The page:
This is pretty normal
Work is not an academic environment. When they say "you are doing work for hire" they mean it; it's not "yours" in any sense. The CEO asked your boss to have someone get him some strategy. He chooses you and says "give me some strategy." You send it to him, and he sends it to the CEO. That's pretty normal.
He doesn't want the CEO going directly to you for clarification as it's his role to provide that for his organization. He also doesn't want the CEO to start playing favorites with info he sends him because "Well the last one from PJHar was wrong, now I have one from PJHar, maybe I'll start bothering that manager about reassigning it..."
Your boss is saying "I on behalf of my org is providing you this information." That's a perfectly normal policy. The fact that he is able to forward your work on nearly unchanged means you're doing a really good job. In some cases he is probably altering it, synthesizing it with something another analyst contributed etc. The CEO knows he's not doing it all personally.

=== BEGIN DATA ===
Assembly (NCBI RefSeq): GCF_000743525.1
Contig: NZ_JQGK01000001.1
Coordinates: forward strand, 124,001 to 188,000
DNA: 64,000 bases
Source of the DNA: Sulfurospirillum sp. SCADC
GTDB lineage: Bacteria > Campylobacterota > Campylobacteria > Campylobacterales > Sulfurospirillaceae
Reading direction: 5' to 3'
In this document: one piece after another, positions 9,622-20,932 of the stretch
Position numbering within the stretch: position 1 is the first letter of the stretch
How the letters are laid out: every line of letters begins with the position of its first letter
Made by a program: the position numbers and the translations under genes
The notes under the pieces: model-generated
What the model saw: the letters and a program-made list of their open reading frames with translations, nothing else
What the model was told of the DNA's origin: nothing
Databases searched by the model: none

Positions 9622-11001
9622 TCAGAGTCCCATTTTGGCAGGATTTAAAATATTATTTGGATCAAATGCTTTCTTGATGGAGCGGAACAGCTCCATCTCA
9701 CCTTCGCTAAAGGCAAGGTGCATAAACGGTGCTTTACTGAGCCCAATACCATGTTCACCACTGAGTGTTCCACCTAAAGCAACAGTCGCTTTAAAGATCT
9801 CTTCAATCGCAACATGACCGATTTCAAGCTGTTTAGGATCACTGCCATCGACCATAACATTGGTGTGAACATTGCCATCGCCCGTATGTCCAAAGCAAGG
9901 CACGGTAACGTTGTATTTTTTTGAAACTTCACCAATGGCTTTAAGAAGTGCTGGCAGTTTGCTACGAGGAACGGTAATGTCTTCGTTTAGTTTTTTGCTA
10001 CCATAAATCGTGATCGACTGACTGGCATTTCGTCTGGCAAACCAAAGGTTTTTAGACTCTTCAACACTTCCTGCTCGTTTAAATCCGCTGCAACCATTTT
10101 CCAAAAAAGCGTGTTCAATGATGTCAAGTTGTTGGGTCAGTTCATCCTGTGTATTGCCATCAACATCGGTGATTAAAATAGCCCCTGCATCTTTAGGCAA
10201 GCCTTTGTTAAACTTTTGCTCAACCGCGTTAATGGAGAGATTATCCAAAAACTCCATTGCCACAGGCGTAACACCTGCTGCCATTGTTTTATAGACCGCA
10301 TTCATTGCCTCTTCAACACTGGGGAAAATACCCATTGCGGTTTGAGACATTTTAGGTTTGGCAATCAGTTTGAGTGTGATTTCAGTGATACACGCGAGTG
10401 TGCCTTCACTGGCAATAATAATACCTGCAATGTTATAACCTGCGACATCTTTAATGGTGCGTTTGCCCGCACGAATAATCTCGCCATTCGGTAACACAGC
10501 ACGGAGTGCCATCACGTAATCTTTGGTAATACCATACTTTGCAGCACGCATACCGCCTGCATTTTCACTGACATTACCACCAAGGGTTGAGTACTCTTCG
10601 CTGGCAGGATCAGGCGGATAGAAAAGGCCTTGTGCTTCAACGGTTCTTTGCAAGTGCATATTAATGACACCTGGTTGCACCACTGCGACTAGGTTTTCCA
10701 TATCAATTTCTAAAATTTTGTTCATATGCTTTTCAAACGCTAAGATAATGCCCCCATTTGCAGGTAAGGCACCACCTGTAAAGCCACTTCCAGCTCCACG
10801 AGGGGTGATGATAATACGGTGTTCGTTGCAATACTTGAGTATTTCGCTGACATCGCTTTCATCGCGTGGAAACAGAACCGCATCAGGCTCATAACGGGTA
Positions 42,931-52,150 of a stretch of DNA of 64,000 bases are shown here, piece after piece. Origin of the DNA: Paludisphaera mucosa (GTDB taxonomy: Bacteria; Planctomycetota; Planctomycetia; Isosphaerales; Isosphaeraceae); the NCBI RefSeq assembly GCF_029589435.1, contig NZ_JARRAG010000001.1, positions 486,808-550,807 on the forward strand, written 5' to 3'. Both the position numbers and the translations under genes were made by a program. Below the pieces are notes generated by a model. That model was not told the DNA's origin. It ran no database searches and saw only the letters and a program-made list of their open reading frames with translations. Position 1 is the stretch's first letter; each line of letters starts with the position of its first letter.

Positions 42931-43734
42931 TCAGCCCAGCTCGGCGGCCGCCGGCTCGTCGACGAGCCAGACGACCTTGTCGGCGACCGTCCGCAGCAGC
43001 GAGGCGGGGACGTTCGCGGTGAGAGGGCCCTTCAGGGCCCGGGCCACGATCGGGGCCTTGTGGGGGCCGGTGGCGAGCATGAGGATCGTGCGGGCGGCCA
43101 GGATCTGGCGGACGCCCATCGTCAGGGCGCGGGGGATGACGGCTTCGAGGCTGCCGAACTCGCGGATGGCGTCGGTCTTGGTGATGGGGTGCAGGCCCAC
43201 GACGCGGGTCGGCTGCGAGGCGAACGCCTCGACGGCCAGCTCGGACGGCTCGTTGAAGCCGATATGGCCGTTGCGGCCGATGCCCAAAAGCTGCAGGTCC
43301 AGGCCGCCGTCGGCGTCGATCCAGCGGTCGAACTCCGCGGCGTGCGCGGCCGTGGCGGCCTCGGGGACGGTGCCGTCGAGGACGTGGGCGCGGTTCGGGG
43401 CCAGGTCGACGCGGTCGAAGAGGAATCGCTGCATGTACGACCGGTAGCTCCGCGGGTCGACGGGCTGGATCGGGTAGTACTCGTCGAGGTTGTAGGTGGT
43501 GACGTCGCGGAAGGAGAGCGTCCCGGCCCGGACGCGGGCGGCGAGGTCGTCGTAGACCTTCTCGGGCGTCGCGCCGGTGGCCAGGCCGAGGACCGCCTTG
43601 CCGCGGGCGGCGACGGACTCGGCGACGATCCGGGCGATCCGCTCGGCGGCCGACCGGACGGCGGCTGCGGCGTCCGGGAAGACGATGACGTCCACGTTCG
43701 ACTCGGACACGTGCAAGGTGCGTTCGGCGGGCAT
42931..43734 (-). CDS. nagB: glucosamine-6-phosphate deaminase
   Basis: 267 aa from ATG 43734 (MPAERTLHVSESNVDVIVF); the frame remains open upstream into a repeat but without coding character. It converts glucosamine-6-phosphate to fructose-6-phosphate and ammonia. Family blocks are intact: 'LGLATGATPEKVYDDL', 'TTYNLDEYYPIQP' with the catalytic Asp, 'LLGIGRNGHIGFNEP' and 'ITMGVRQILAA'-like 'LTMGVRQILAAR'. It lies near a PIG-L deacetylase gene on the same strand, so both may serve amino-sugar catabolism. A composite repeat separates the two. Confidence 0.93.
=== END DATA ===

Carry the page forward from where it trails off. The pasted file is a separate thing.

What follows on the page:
However, you do want to make sure you're getting recognition, as part of your ability to improve your career over time. Your boss is valuing you because of what you're providing, but it is fair to want the CEO to maybe know you are the one coming up with a bunch of this good stuff.
Depending on whether you get to interact with both these folks at any time, you can let him know "subtly"... "Hey, glad to see execution around that that strategy around XXX paid off, I worked really hard on that, good work CEO and boss!"
You can also talk to your boss in 1-1s and career planning meetings about "raising your visibility" and "getting exposure across the organization," which are management code words for wanting more folks to know what you're doing. "I'd love opportunities to preset sometime to the C suite," etc. It's entirely possible that he tells the CEO every time they are talking team stuff that "PJHar is my star strategist;" don't assume that he is doing you dirty without any reason. Of course if he is continuously resistant to that then you'll want to try to work around it.